With all of the talk about the deadly Ebola virus I have been reminded about how pro-lifers and Catholics in particular were treated when we dared to criticize conventional wisdom about how to deal with AIDS and HIV. We are condemned because many in the pro-life community highlighted the dangers of condom use in Africa in the attempt to prevent AIDS and explained how the solution far more profound and complex.

Some context first. AIDS had smashed its way through Africa for almost two generations before many people in Europe or North America had even heard of it. It killed poor black people many miles away and nobody matters less to the wealthy white than poor blacks many miles away. It was only when the disease was brought into the male homosexual community of the United States that the likes of Elizabeth Taylor became so emotional on television and numerous actors, politicians and public figures made it one the most fashionable causes in modern times.

Indeed, AIDS is a fascinating case-study in itself in that while politicized statistics and agenda-driven activists try to tell us otherwise, AIDS in the west is still largely a concern for Gay men and intravenous drug-users. But it is the suffering itself rather than the nature of the sufferer that should motivate us. Problem is, this philosophy was not applied when it was Africans rather than Californians in need.

That, at least, was the attitude of the western elites – the very people now condemning the Roman Catholic Church, evangelicals, and pro-lifers.

Yet it was the Church that was in Africa caring for people with AIDS when Hollywood and the western media were more concerned with puppies and kittens. Indeed even today almost half of all Africans with AIDS are nursed by people working for the Roman Catholic Church. A Church, by the way, that has also called for all African debt to be forgiven and for a radical redistribution of wealth from north to south.

None of this is mentioned when pro-lifers are attacked for condemnation of condoms. The argument runs thus: First, it’s not working. In countries where condoms are state-distributed, free and ubiquitous AIDS has not been controlled and is often spreading. Second, even where AIDS is less an issue, such as in North America, the increased availability and use of condoms has coincided an annual increase in STDs and so-called unwanted pregnancies.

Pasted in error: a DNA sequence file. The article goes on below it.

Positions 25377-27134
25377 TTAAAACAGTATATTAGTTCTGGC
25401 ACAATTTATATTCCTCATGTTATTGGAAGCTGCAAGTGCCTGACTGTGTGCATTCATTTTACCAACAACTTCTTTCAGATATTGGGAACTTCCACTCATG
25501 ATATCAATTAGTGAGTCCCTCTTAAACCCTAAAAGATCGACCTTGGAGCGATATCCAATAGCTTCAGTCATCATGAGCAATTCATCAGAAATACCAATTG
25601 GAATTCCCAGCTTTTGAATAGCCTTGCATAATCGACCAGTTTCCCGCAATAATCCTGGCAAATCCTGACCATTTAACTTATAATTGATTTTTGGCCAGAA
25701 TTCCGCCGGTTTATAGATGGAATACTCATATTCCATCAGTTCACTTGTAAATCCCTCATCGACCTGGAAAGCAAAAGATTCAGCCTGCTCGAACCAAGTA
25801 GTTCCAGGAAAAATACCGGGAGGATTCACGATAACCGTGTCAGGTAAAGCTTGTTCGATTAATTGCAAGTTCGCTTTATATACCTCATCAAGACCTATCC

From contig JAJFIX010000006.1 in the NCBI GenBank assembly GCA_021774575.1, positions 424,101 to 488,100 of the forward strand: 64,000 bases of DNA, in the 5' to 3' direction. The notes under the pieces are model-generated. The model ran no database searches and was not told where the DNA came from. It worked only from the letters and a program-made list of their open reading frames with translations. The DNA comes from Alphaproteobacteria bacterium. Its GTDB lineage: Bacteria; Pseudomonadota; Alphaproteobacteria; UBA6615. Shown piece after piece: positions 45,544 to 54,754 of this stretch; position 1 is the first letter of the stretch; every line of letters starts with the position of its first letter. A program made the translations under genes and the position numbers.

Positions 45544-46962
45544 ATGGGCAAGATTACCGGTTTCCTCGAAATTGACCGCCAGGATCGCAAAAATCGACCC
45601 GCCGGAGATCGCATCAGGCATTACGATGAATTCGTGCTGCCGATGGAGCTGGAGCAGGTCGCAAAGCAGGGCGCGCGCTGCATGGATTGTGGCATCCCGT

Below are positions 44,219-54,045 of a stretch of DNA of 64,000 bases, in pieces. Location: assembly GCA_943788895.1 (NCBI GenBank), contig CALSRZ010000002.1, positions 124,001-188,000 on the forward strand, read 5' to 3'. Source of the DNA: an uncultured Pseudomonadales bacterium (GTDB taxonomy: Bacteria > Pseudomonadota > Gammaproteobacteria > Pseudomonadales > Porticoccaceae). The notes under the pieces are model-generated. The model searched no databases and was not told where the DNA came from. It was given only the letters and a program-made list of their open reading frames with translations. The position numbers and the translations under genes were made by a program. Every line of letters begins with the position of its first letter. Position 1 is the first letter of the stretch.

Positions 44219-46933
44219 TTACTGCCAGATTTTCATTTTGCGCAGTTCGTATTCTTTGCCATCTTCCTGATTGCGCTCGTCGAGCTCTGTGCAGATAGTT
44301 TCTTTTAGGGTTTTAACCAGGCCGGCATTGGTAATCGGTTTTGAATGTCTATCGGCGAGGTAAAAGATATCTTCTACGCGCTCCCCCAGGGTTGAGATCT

Third, one failure of a condom to work – and the failure rate is significant if not overwhelming – is not a mere mistake but a death sentence. Fourth, condoms enable promiscuity rather than encourage abstinence. Fifth, how dare we treat black people as if they were children? They are capable of self-control and all over Africa, most successfully but not exclusively in Uganda, there are elaborate, empathetic and extraordinarily successful abstinence programmes that emphasise humanity rather than lust.

Of course, there is more to this anti-life neurosis than television comedians making jokes about celibate clergy and commentators assuming that they know far more about reality than a priest who has worked in an African city slum for forty years. Conventional wisdom has it that Africa has a population problem and that Africans can become “more civilized” if they have fewer children. It’s an organised and sometimes quite sinister campaign. Africa is, if anything, under-populated and the problems of the continent are far more about western greed, colonisation, resources exploitation and arms sales than about family size. Christians and pro-lifers have spoken out on these issues for decades and were, for example, the leading voices at the United Nations that persuaded the multi-national pharmaceuticals to make their anti-AIDS drugs generic and thus affordable in the Third World.

Paradox and lack of understanding rule the day. We applaud an obscenely wealthy American actress when she takes a black baby from Africa but forget that the Hollywood values she epitomizes encourage loveless sex and treating one another as sexual objects rather than distinct individuals – the precise phenomenon that encourages the spread of AIDS. More than this, the solution to children living in poverty in Africa is not to remove the children but to remove the poverty. But there is never a camera crew around for that sort of thing.

It’s all very frustrating but, whether the subject is AIDS, Ebola or anything else. Then again, the day we are accepted for what we genuinely believe and proclaim and treated fairly is probably the day we have got something wrong. Stay strong, and stay correct.